Continuous detection of extracellular ATP on living cells by using atomic force microscopy

Stefan W. Schneider, Marie E. Egan, Bhanu P. Jena, William B. Guggino, H. Oberleithner, John P. Geibel

Research output: Contribution to journalArticlepeer-review

Abstract

Atomic force microscopy is a powerful technique used to investigate the surface of living cells under physiological conditions. The resolution of the instrument is mainly limited by the softness of living cells and the interactions with the scanning tip (cantilever). Atomic force microscopy, in combination with myosin-functionalized cantilevers, was used in the detection of ATP concentrations in solution and on living cells. Functionally active tips were used to scan the surface of cells in culture and to show that the CFTR+ cell line (S9) had a basal surface ATP concentration that could be detected with atomic force microscopy (n = 10). ATP-dependent signals were not detectable in cells scanned with noncoated or heat-inactivated enzyme- coated tips (n = 9). Enzymatically active tips may serve as a model for future development of atomic force microscopy biosensors that can simultaneously detect topographical and biologically important compounds at the surface microenvironment of living cells.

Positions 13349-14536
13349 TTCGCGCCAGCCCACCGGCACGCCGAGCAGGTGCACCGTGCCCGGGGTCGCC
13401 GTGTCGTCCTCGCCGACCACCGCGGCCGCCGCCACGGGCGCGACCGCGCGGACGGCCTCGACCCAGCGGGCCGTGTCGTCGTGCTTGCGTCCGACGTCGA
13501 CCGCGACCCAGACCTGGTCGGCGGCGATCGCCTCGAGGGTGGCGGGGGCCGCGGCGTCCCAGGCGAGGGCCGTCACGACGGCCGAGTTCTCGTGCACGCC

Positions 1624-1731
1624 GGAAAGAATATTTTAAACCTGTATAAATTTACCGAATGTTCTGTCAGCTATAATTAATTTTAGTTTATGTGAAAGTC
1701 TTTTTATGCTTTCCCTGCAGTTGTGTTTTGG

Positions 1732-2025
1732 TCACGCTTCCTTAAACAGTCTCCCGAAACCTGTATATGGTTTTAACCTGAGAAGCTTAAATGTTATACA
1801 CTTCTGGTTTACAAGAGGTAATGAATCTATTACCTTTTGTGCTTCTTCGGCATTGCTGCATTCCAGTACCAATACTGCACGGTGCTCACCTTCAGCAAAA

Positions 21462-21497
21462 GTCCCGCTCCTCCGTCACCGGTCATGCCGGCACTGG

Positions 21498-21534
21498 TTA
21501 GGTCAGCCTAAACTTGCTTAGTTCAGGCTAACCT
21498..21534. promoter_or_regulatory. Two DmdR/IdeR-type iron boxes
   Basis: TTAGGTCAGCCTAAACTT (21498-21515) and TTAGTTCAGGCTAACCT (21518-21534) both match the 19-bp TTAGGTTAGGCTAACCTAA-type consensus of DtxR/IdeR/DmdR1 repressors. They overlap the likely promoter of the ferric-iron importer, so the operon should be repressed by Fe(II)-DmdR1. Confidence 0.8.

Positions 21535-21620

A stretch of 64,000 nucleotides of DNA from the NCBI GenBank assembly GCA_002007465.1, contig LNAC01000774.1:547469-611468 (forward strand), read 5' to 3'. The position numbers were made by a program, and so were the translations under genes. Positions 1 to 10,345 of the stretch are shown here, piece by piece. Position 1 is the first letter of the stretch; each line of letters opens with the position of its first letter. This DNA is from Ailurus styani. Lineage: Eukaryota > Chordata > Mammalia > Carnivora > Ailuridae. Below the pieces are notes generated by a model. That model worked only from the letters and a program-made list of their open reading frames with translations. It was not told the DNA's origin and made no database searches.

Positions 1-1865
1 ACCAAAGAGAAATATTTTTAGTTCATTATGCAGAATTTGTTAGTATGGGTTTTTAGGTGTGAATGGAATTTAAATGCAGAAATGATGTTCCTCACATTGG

Original languageEnglish (US)
Pages (from-to)12180-12185
Number of pages6
JournalProceedings of the National Academy of Sciences of the United States of America
Volume96
Issue number21
DOIs
StatePublished - Oct 12 1999

Keywords

  • Atomic force microscopy
  • CFTR cell line

ASJC Scopus subject areas

  • General

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